An illustration of various factors affecting epigenetic profile.

One study published in a Springer Journal suggests that exposure to pesticides can modify histone-DNA interaction while another study published by Oxford University Press suggests that stress or toxin exposure can directly affect DNA methylation patterns. 

In both cases, pesticides or toxins alter a cell–, tissue– or organ–specific gene expression thereby the epigenetic profile of a person. Here is a list of factors that can impact epigenetics. 

Environmental factors Genetic factors Individual or lifestyle
Environmental pollutantsMethylation Age 
Environmental toxinsHistone modificationsGender 
Chemical exposureChromatin remodeling Genetic makeup 
Exposure to UV. X-ray and other harmful rays Non-coding RNA actionStress
Extreme temperature  Lack of exercise 
Heat or cold Bad eating habits 
Metal ions Tobacco consumption 
Ecosystem Drugs 
Weather Mental health 
Pollution Bad habits 

Besides these, there are many lifestyle and metabolic factors that can affect a person’s epigenetic profile. Conclusively, epigenetics is a complex and fundamental process governed by varieties of expressions like —personal habits, and extrinsic and intrinsic factors. 

But when do genes need to turn on or off? Let’s find out.

All our body cells (except germ cells) have the same set of genes but not the same set of ‘active’ genes. Because not all the genes need to be active all the time and in all cells. For example, a gene set that is needed in brain cells and neuron development isn’t necessarily in live cells, and vice versa. 

The ASPM gene produces new nerve cells in the brain while ADH1B is an alcohol dehydrogenase family gene that is required in the liver to metabolize alcohol. So it’s evident that the ASPM gene is highly active in brain cells while ADH1B is highly active in liver cells.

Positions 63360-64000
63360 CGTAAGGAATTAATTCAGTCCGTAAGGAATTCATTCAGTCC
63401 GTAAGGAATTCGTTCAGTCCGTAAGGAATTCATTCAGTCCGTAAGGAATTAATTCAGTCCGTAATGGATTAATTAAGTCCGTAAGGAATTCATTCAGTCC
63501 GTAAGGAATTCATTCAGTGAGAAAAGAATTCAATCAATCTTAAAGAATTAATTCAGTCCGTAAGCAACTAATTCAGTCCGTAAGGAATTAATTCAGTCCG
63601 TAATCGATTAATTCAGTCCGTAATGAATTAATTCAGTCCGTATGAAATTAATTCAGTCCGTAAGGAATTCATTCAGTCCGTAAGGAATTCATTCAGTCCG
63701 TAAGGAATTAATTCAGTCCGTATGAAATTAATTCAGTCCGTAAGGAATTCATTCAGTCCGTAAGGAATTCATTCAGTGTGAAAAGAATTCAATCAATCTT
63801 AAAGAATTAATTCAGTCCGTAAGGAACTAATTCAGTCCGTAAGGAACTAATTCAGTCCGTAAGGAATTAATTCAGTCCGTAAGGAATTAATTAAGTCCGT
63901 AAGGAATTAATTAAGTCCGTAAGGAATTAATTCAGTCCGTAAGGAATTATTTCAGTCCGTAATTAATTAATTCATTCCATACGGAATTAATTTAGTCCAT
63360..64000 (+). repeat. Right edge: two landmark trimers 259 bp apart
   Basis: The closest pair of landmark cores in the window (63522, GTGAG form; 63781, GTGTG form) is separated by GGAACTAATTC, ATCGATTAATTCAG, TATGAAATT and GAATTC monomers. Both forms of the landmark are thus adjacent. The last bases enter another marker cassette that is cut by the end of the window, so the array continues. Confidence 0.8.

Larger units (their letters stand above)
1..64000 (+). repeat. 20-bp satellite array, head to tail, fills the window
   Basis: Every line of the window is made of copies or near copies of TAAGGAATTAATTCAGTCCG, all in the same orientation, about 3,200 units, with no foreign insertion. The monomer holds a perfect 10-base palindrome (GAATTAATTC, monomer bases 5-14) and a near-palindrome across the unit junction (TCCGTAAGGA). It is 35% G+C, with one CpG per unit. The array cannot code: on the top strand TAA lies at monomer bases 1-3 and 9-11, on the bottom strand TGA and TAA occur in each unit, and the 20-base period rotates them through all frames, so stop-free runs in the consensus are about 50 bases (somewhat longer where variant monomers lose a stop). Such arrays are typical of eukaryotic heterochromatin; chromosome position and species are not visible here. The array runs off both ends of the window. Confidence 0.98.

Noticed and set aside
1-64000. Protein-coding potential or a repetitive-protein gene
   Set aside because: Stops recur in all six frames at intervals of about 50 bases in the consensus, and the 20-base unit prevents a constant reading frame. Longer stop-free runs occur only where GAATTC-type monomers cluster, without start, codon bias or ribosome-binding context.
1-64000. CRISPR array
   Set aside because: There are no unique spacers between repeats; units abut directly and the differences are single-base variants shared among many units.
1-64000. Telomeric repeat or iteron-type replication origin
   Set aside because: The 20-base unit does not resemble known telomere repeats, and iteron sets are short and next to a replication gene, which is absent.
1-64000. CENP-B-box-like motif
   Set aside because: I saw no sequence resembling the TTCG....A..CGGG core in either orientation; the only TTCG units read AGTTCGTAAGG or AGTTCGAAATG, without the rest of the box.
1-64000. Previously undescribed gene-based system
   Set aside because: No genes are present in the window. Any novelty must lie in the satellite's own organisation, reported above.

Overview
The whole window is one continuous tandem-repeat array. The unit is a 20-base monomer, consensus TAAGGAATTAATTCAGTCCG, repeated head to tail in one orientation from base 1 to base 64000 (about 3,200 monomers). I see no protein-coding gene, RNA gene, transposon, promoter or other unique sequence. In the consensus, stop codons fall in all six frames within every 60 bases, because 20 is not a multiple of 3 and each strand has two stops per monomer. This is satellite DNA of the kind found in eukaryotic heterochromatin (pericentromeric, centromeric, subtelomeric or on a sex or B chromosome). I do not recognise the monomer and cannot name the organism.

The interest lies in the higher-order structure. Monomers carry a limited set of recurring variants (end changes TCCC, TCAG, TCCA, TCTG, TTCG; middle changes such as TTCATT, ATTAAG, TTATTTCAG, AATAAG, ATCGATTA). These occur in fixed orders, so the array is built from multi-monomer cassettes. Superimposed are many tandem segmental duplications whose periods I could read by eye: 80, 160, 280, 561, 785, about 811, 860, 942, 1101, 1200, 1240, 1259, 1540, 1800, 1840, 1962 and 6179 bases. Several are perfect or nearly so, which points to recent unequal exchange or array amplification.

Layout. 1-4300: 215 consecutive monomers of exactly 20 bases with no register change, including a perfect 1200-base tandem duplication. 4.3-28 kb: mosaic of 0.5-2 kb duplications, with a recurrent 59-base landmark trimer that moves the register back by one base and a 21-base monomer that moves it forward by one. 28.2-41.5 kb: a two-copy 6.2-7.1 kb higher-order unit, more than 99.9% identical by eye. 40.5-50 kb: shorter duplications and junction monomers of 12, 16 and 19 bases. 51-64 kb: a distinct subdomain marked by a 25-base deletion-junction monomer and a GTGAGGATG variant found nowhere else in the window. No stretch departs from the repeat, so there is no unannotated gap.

At the same time, ADH1B and ASPM are not readily required by brain cells and liver cells, respectively. So genes only activate and express when needed. In addition, genes may turn on or off by the influence of environmental factors. 

Let’s take another example. 

Skin, hair, and eye colors vary widely among people due to the production of melanin, a protein synthesized by specialized skin cells called melanocytes. The amount of melanin produced is determined by the expression of the melanin-coding gene, which leads to darker or lighter skin tones depending on the level of expression. 

Melanin is important for us as it offers protection against harmful UV rays and skin cancer. Therefore, individuals living in warmer regions with more sun exposure tend to have higher levels of melanin and darker skin, while those living in colder regions have lower levels of melanin and fairer skin. 

Interestingly, even though the sequence of the melanin-coding gene may be similar among all humans, its expression is influenced by various factors such as environmental conditions, which modify this fundamental trait. This highlights the importance of epigenetic adjustments and modifications in shaping human characteristics.

Read more: What is a Gene?- Definition, Structure and Function.

How do epigenetic alterations occur?

Methylation, histone modifications, chromatin remodeling and non-coding RNA processing are a few among many known epigenetic modifications. Let us take a simple mechanism that explains how epigenetic modifications occur– DNA methylation. 

We will not go more in-depth, but rather we will focus on the concept. Ok, so a gene is a long DNA chain that can encode a protein. It is made up of introns, exons and regulatory sequences like a promoter, enhancers and regulators, etc. 

Enzymes recognize such sequences and perform gene expression. At the chemical level, the protein or enzyme involved in the transcription (which is collectively a process of gene expression) identifies the chemical structure of bases, one by one, recognizes it, identifies it, processes it, settles on it and performs its action. 

But what if a base’s chemical structure slightly changes, for example– if a chemical group binds with a cytosine base, The protein or transcription factor can not recognize the sequence, and consequently can’t execute its function.

Here, the gene fails to process and can not form a protein. A methyl group, when added to any of the bases but popularly high CG-rich regions, does the same job, and fails the process of transcription– down-regulates the gene expression.